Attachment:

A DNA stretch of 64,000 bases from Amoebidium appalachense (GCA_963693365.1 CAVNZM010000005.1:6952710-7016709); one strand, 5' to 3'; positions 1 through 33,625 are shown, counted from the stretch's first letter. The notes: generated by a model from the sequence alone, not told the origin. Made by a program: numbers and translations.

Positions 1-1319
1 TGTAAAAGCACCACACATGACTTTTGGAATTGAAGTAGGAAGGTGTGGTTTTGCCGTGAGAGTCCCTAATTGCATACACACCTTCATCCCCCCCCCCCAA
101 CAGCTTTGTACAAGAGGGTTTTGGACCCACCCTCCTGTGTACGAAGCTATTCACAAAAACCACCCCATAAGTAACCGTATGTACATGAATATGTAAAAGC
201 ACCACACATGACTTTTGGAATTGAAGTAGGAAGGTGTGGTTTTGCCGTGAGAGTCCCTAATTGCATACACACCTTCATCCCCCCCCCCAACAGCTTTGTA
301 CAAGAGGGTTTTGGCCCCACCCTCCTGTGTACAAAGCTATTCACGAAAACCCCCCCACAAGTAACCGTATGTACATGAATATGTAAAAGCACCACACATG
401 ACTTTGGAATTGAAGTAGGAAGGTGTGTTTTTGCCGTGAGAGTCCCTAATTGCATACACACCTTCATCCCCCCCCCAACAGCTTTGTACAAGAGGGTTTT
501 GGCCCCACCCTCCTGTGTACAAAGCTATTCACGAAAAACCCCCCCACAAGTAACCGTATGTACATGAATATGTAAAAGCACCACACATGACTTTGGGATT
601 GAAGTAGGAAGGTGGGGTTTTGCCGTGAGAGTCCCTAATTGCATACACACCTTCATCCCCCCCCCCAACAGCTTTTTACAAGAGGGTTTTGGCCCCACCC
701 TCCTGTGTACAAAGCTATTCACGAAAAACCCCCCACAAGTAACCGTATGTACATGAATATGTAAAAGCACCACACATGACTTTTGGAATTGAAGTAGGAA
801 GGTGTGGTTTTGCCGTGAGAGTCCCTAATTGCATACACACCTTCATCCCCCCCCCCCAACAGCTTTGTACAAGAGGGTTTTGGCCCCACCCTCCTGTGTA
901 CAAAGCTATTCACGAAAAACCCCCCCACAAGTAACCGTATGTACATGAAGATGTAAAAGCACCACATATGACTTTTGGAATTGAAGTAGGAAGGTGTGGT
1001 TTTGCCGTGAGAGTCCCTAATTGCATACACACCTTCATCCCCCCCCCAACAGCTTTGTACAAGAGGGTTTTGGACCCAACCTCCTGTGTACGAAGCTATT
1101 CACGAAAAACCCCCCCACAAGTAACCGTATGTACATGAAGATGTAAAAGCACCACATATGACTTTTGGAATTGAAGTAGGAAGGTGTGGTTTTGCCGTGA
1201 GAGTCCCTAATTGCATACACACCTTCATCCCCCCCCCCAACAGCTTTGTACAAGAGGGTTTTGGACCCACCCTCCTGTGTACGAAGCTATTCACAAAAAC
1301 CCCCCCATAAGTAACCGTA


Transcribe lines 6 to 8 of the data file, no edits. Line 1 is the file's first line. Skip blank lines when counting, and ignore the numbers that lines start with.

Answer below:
301 CAAGAGGGTTTTGGCCCCACCCTCCTGTGTACAAAGCTATTCACGAAAACCCCCCCACAAGTAACCGTATGTACATGAATATGTAAAAGCACCACACATG
401 ACTTTGGAATTGAAGTAGGAAGGTGTGTTTTTGCCGTGAGAGTCCCTAATTGCATACACACCTTCATCCCCCCCCCAACAGCTTTGTACAAGAGGGTTTT
501 GGCCCCACCCTCCTGTGTACAAAGCTATTCACGAAAAACCCCCCCACAAGTAACCGTATGTACATGAATATGTAAAAGCACCACACATGACTTTGGGATT